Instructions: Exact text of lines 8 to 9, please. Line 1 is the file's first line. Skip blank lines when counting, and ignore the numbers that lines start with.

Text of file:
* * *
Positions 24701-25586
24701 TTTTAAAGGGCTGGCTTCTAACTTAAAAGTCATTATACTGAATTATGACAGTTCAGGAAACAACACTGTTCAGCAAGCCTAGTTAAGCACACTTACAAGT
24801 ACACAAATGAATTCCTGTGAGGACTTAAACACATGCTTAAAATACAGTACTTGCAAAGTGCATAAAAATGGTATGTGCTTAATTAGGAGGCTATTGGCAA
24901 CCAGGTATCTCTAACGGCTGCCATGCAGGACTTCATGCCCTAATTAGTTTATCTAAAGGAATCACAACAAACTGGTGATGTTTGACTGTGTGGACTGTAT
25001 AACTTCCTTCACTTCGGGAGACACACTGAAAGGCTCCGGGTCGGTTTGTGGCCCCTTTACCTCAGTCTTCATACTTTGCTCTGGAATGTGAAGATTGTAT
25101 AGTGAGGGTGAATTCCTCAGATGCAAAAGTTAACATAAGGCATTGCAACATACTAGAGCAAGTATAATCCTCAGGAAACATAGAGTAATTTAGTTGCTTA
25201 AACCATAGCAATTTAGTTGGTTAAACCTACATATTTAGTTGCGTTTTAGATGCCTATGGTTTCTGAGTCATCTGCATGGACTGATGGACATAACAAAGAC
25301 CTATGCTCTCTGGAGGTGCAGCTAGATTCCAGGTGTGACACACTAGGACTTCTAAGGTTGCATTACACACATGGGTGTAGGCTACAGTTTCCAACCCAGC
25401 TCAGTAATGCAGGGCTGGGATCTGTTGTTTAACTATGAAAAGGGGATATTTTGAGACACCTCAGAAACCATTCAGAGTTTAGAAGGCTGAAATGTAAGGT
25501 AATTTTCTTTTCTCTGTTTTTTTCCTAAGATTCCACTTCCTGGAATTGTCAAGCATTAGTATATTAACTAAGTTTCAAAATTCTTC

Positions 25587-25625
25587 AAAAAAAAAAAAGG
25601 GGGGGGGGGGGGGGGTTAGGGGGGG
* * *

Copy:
25301 CTATGCTCTCTGGAGGTGCAGCTAGATTCCAGGTGTGACACACTAGGACTTCTAAGGTTGCATTACACACATGGGTGTAGGCTACAGTTTCCAACCCAGC
25401 TCAGTAATGCAGGGCTGGGATCTGTTGTTTAACTATGAAAAGGGGATATTTTGAGACACCTCAGAAACCATTCAGAGTTTAGAAGGCTGAAATGTAAGGT